Route Pages - a way?

Setting up some tests was a question of time more than difficulties and I’m now facing the “hard” part of the task at hand: adding pages to WordPress backend “Pages” screen.
Before committing to some lengthy testing and coding I’ve took a peek to both the code and the database effects of WP Router to understand what’s happening “under the hood”.

Beginning from the end

Upon installation a single post, of the wp_router_page post type, will be created in the database and that will allow routes added at wp_router_generate_routes time to generate a page like the one below for the sample route in the Twenty Fourteen WordPress theme. WP Router sample page Using the Rewrite Rules Inspector plugin I know the


route is the first valid route answering that request. That’s the route created in the WP_Router_Sample_Class.php file: it all makes sense. Rewrite Rules Inspector output dealing with WP Router sample route

The famous “Hello there” route

My objective is to create a page that, upon visiting, will redirect to a route. To test a possible approach I’ve added, in the WP_Router_Sample_Class.php file itself, a new /hello route accepting no parameters and simply displaying an “Hello there” message. Not a pinnacle of originality but I like to keep things simple.

class WP_Router_Sample {
    public static function init() {
        add_action('wp_router_generate_routes', array(get_class(), 'generate_routes'), 10, 1);

    public static function generate_routes( WP_Router $router ) {
        $router->add_route('wp-router-sample', array(
            'path' => '^wp_router/(.*?)$',
            'query_vars' => array(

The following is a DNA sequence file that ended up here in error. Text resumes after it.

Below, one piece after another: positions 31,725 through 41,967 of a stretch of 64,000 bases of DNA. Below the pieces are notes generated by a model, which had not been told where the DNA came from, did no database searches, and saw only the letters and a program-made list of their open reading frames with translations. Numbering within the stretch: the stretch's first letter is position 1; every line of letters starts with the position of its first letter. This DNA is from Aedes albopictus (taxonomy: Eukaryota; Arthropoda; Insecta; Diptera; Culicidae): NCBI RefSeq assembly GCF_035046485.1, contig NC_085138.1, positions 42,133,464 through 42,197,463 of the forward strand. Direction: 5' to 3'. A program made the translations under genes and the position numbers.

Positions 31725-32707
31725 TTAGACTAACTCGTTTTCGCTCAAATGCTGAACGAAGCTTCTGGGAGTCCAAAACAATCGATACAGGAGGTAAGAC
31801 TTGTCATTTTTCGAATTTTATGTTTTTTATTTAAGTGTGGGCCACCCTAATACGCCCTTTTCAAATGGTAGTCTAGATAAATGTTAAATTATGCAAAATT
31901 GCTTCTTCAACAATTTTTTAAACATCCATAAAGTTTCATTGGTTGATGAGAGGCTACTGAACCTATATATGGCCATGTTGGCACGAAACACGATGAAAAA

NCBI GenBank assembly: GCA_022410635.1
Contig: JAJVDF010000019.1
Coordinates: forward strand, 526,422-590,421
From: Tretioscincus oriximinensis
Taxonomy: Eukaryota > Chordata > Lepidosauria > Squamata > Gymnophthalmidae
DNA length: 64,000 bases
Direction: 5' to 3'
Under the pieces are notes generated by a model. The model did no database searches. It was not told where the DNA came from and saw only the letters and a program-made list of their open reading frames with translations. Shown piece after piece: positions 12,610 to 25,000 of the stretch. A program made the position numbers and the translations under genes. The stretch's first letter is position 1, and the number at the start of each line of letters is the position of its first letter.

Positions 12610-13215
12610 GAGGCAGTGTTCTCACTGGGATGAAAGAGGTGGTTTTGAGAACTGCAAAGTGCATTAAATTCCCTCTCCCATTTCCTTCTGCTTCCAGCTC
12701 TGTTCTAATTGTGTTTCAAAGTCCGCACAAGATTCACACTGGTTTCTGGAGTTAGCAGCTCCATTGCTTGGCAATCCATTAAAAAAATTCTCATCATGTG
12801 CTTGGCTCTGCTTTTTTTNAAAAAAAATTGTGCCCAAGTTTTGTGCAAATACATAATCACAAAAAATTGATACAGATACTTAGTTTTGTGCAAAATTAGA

'sample_argument' => 1,
            'page_callback' => array(get_class(), 'sample_callback'),
            'page_arguments' => array('sample_argument'),
            'access_callback' => TRUE,
            'title' => 'WP Router Sample Page',

        // my `/hello` route
        $router->add_route('hello-route', array(
            'path' => '^hello/?$',
            'page_callback' => array(get_class(), 'name_callback'),
            'access_callback' => TRUE,
            'title' => 'Hello world route',

    public static function sample_callback( $argument ) {
        echo '<p>Welcome to the WP Router sample page. You can find the code that generates this page in '.__FILE__.'</p>';
        echo '<p>This page helpfully tells you the value of the <code>sample_argument</code> query variable: '.esc_html($argument).'</p>';
    public static function name_callback(){
        echo "Hello there";

Browsing to my local server http://route-pages.local/hello will yield the expected result served by WP Router. Hello route content display

The not so famous “Hello there” page

Moving forward in my investigation I’ve created a page, via the WordPress admin backend, called “Hello world route” and let WordPress go on and default a lot of its values New Page screen adding the Hello world route page and here it is in the posts table Hello world route page line in posts table Visiting the page will show the page content Hello world route page content on the frontend so nothing strange is happening here. Using Sequel PRO I’ve modified the page post_name value from hello-world-route to hello, saved, reloaded the page in the editing screen and visited it: here it is the “Hello there” message the route will return. Sequel PRO: change the hello world route page post_name Hello world route page post_name changed in the backend

That might be it

So that might be the road to the plugin objective: I will programmatically create a page for some routes with the proper post_name to have those pages behave like pages object, inheriting all the meta information pages can have, in the backend and like routes in the front-end.


Visiting the page poses no problems and will return the route callback function content, but trying to access some WordPress backend menus will either make the server run out of memory or the page be served blank. Since deactivating the WP Router plugin or restoring the original page post_name fixes it I have to infer it’s my fault. I will go over that next and then move to further steps.